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3rd May 2015 - Revd. Preb Maureen Hobbs

Sermon for Easter 5 Evening
Isaiah 60.1-14
Revelation 3. 1-13

I have been away on retreat this week - to a place called Launde Abbey, which is situated between Market Harborough and Leicester - over in the East Midlands. It is a lovely spot. An old manor house - parts of it very old. And originally an Augustinian Abbey. Today it is run as a shared resource between the dioceses of Leicester and Peterborough, and a very good place it is too. If you are ever over in that part of the world I can recommend it for morning coffee or afternoon tea!

There were nearly 20 of us gathered, from all over the country. Mostly Anglicans but with a few other denominations mixed in. Most were not ordained - some were. And we met with the theme of Faith and Faultlines - under the guidance of John Bell - he too was a visitor like us, because his real home is Glasgow and he is famous for being one of the leaders of the Iona Community and for his wonderful hymns that he writes with his colleague Graham Maule.

John is now in his mid sixties and I don't know how he copes with his life which is one of nomadic wandering. He expects to spend 9.5 months of any year travelling - such is the demand for him as a speaker at religious conferences and seminars and music days, both in this country and overseas. You may have heard his lovely Scottish tones on Radio 4's "Thought for the Day" from time to time.

John was brought up in Kilmarnock and ordained into the Church of Scotland - although he will tell you this was just an accident of birth. Temperamentally he admits to being more of an Episcopalian (that's what they tend to call Anglicans north of the border!), than a Presbyterian - and of course the Iona community is an ecumenical movement anyway - so our church labels don't really matter.

He is a passionate advocate for social justice and has a wonderful way of using homely and usually funny stories drawn from his life and the people he meets around the world to illustrate his arguments.

I can guess too that if confronted with our readings tonight, John would want to remind us that in the prophets like Isaiah, we are continually presented with a reality that is not yet - but which could be. That is the point of having a vision.

A vision whether personal or for a community - or even for a church congregation - is not something ethereal and beyond our reach. Not something to which we may never aspire. Neither is it a description of what we have already achieved. And visions are also for peoples who are living in a state of oppression. Whether that is oppression brought about by foreign invaders - as was the case in Isaiah's time - or whether the oppression is that brought about by poverty, illness or addiction - which perhaps rings more true for us today.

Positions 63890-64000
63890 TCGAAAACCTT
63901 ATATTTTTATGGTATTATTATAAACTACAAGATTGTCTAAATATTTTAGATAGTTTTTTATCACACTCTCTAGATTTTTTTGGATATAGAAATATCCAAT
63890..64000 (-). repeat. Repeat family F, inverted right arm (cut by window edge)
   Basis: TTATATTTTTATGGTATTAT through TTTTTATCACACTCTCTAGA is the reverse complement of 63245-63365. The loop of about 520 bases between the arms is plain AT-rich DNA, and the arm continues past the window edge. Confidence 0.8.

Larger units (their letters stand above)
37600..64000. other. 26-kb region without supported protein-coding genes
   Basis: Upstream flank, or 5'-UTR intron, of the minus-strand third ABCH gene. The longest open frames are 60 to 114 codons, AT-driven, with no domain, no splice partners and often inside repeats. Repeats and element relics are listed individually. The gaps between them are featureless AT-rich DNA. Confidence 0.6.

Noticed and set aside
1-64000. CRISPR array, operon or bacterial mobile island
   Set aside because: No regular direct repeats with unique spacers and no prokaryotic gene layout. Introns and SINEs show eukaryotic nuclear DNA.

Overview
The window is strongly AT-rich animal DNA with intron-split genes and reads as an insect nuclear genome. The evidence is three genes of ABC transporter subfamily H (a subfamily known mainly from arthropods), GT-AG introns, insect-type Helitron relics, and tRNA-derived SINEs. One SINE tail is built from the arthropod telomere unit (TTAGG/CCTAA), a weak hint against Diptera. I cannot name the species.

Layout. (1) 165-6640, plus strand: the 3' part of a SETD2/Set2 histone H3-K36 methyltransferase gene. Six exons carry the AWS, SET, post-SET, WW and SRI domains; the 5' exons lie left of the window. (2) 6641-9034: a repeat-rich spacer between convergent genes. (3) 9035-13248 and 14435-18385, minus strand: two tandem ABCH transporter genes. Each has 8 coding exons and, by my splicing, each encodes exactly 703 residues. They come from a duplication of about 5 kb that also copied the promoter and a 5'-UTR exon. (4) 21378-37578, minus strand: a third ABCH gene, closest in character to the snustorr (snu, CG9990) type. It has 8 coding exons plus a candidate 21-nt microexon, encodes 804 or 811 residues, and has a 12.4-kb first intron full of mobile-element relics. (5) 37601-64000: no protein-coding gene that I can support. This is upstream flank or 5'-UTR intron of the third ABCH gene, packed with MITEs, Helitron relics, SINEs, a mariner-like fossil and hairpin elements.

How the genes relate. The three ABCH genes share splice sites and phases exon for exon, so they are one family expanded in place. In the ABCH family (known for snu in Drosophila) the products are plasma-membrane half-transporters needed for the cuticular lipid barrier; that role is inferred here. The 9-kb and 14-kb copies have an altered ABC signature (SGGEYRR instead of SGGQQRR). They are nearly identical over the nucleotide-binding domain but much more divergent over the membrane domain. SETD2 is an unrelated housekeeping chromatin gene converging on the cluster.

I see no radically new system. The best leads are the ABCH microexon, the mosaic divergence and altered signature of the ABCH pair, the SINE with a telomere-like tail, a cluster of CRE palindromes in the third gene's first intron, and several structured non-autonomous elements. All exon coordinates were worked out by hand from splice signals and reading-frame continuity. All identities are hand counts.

And John would also remind us that God chooses the most unlikely people to fulfil his purposes. Almost perversely he chooses those who seem, on the face of it, least likely to be able to succeed. God risks everything on those who are weak, who are less than articulate, who are not particularly learned. But God seeks those with the potential for kindness, for listening to his word, for compassion and for patience. To those people, God promises the earth and the heavens. All we have to do is hold fast to our belief in his name and trust him.

When Christianity first came to this land, the early missionaries - long before Augustine of Canterbury, found the Celtic people generally quite receptive to their message. They had absolutely no problem identifying with a Trinitarian God - Father, Son and Holy Spirit- for this mapped quite neatly onto some of their existing pagan beliefs. What really impressed them however was the notion that God would choose - freely choose - to incarnate himself and come among us as one of us. To share our human condition with all its pain and joy and uncertainty - that God would choose to take that risk... being born at a time when 1 in 3 babies died at or soon after birth. When one in 4 women died giving birth (no Lindo Wing for our Lord!) that Jesus would run the risk of being killed several times in the Gospel accounts before ever he got to the cross. That he would risk contamination by touching untouchables. That he risked his credibility by associating with the marginalised - the less than savoury characters he meets along his way. That he would choose as his disciples an unruly, quarrelsome, ignorant bunch of fishermen, peasants and corrupt tax officials. And why?
Out of love for the world - not the church - not for this faction or that - not for one group of people above any other, but for the World.

That was what impressed them and led them to adopt Christianity as their religion. That was what led monks like Chad to travel all over the Midlands and North of England spreading the message of God's love.

Of course, they were not perfect any more than we are. Our works may not be perfect - any more than were those of the church of Sardis.... but then what God creates is known to be good - not perfect. And we need only strive to be 'good enough' - to try - to cling to our faith and not to deny him. Then our place in his temple is assured and as solid as the pillars in this place here tonight. Amen.